September 29, 2016

Addiction recovery methodologies in search of more comprehensive perspectives

Where are all the four-quadrant, all levels of self (egoic self, True Self, Unique Self) approaches to addiction and recovery? The Center for World Spirituality has taken one of its core projects books and applications of integrally-informed, Unique Self-inclusive approaches to addiction and recovery (for more, see our projects underway by Lori Galperin of Castlewood Treatment Centers). Meanwhile, researchers and thinkers are continuing to advance the cutting edge in recovery from various perspectives that are important parts of the whole.

Writing recently on Huffington Post, Wray Herbert looks at the physiology and psychology of addiction (upper-left and upper-right quadrants), summarizing the findings of Jessica Tracy and Daniel Randles of a new University of British Columbia on the connection between shame and alcoholism. He describes the UBC Emotion & Self Lab’s study methodology in detail, noting that it used videotaped body language of alcoholics over a span of time to measure the connection between shame and propensity to relapse. He writes:

This is the first scientific evidence to bolster what alcoholism counselors and recovering alcoholics have long known: Shame is a core emotion underlying chronic heavy drinking. Shame is what gets people into the rooms of AA — it defines the alcoholic “bottom” — but it’s a lousy motivator for staying in recovery. The power of AA is that it offers something to replace the negative emotions that most alcoholics know all too intimately.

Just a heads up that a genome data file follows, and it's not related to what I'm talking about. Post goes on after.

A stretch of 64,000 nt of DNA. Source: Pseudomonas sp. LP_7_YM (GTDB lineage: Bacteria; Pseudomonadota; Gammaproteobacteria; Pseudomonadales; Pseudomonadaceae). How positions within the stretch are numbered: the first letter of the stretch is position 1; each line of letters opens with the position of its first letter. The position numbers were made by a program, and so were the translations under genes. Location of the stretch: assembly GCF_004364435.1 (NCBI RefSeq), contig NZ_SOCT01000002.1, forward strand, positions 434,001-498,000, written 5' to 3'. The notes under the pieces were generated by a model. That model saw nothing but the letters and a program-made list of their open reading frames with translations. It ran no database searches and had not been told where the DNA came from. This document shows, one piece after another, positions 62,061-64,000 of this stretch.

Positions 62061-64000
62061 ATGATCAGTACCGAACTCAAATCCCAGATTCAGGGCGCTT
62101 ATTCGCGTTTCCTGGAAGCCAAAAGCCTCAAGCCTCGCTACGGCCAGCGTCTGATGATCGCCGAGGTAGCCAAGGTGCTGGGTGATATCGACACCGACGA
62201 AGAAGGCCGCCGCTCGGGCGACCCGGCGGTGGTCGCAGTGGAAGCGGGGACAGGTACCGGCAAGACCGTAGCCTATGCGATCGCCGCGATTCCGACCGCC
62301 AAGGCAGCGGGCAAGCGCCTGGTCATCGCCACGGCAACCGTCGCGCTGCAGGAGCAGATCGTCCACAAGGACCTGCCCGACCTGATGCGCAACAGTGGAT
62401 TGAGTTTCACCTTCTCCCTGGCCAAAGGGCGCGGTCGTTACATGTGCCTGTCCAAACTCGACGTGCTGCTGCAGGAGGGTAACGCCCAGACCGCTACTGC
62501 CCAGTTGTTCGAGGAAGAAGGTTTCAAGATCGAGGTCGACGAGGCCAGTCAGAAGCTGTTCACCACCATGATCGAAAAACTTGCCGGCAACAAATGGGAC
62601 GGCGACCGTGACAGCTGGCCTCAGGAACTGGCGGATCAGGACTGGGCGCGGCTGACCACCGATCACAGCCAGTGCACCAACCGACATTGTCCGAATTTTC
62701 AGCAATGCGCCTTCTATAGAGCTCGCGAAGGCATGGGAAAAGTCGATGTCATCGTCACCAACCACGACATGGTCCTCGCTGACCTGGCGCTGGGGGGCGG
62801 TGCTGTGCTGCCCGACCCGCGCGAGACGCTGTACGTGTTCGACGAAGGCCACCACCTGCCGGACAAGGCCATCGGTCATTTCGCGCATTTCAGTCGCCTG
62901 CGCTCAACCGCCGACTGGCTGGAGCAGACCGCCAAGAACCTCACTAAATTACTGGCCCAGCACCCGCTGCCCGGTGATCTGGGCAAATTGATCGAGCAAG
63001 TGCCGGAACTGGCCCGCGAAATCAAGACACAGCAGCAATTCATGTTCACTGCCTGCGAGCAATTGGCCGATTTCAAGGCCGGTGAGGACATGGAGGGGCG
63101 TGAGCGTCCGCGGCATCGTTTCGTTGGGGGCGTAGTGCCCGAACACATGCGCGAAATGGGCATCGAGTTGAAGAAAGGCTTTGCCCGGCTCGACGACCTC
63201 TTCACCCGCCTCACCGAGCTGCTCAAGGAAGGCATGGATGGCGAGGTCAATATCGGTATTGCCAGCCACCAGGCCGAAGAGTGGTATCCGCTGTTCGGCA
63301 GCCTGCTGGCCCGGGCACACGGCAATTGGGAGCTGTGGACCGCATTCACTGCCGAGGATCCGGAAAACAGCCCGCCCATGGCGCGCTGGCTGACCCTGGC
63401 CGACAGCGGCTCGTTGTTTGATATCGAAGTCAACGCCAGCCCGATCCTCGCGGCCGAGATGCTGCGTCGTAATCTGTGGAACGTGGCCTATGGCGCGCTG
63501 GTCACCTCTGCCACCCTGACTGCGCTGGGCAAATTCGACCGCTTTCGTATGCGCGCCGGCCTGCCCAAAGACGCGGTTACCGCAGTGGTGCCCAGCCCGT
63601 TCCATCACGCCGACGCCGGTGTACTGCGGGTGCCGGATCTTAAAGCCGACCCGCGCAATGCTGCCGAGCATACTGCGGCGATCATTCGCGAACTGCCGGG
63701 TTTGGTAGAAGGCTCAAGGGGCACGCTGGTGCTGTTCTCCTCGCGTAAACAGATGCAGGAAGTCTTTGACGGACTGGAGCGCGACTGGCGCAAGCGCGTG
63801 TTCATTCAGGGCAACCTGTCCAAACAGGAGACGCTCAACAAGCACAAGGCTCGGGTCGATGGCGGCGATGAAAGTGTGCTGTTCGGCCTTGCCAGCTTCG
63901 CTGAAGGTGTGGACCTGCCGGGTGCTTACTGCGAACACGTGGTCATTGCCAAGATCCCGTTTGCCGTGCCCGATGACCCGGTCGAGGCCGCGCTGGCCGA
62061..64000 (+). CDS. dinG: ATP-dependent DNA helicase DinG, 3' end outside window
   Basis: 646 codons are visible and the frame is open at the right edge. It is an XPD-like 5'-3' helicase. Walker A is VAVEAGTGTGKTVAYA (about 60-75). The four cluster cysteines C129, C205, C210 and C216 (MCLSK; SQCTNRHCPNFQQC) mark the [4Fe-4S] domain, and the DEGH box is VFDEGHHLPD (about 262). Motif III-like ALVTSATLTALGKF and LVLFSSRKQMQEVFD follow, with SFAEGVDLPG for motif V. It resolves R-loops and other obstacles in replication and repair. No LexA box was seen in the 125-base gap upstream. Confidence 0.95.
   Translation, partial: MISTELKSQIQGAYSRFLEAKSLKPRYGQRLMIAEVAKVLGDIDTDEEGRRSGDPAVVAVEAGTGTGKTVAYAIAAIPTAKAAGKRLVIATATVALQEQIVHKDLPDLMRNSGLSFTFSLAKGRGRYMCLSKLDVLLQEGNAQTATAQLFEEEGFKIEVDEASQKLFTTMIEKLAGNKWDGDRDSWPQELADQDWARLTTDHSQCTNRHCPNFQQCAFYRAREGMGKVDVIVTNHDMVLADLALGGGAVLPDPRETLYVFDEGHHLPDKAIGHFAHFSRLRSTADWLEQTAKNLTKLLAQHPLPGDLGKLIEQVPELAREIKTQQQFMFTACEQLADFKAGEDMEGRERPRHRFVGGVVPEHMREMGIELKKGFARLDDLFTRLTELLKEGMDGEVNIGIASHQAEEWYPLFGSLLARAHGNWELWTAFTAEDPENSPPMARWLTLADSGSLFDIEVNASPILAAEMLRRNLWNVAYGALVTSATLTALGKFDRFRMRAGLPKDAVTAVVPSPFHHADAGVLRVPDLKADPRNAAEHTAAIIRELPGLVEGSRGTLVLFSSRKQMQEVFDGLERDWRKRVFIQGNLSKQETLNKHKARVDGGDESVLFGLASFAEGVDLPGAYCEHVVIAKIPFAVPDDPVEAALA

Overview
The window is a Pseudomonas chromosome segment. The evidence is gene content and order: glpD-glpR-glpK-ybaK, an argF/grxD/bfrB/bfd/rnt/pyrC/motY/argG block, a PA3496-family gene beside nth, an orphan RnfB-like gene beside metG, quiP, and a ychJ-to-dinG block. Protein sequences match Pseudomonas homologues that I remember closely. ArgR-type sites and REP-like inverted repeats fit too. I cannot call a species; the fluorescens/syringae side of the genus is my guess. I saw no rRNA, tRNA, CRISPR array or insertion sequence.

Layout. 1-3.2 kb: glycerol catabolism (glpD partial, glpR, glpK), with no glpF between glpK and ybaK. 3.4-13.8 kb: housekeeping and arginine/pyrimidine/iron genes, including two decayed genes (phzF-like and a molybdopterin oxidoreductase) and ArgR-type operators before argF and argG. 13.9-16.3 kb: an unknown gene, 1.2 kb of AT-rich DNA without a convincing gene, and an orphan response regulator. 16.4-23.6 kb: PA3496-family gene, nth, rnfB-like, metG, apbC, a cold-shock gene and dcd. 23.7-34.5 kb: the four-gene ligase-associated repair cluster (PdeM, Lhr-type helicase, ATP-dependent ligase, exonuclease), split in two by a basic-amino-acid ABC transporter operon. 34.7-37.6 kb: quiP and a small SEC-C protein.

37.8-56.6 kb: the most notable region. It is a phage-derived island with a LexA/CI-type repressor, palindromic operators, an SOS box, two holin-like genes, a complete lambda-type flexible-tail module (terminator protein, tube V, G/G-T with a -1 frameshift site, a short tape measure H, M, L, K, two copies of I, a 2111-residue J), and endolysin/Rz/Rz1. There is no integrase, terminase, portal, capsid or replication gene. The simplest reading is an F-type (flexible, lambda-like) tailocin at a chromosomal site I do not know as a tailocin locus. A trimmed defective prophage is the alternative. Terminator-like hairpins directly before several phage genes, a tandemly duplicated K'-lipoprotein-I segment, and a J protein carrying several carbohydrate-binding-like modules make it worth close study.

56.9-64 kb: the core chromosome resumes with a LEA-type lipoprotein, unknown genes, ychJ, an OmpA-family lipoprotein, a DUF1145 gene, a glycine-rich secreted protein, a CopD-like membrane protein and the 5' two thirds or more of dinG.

The Daily Dish notes Herbert’s article alongside other recent notable addiction-related news and posts in the blogosphere: one, a Wall Street Journal article noting the rising possibility of vaccines capable of treating addiction; two, a post in Aeon Magazine by Aeon by Tobias Jones which questions the effectiveness of AA as well as efforts to medicalize addiction recovery. He describes his experience treating addiction with hard manual labor and says:

Fixing addiction, then, is much more complicated than weaning someone off a needle or bottle. Treatment needs to be holistic, dealing with an individual in the round. It’s not just about repairing a brain, or a vein, but about repairing relationships and the spirit. It sounds very highfalutin’ and, since we’re not professionals, we don’t really know how to do it. But then, nobody does. There’s no textbook about how to repair the spirit.

Whether it is UBC’s investigation of issues in the upper-right and upper-left quadrants (generally speaking, individual biology and psychology), the WSJ’s reporting of an upper-right hand quadrant treatment on the horizon, or Jones’s more balanced look at lower-quadrant structures and cultures combined with individual belief systems and activity, interesting work is happening in many different sectors. What remains, I think, is the considerable task of integrating issues in all four quadrants and all levels of self/Self into programs more cohesive and effective than are available today. The work continues…

Editor’s Note: Lori Galperin, mentioned in the article above as working on a CWS book related to addiction, is Board Chair of CWS as well as Clinical Director of Monarch Cove and Castlewood Treatment Centers. She is leading in the development in conjunction with Marc Gafni and CWS of a Unique Self Recovery modality which we believe has the definite potential to effect a revolution in the treatment of addiction.

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About Joe Perez

Joe Perez is a spiritual mentor, author, poet, and scholar. He is best known for his 2007 book Soulfully Gay. one of the first memoirs in the tradition of World Spirituality based on Integral principles. He serves as a Scholar-in-Residence at the Center for Integral Wisdom. His work in progress includes Gay Spirituality and Kalen O'Tolán.

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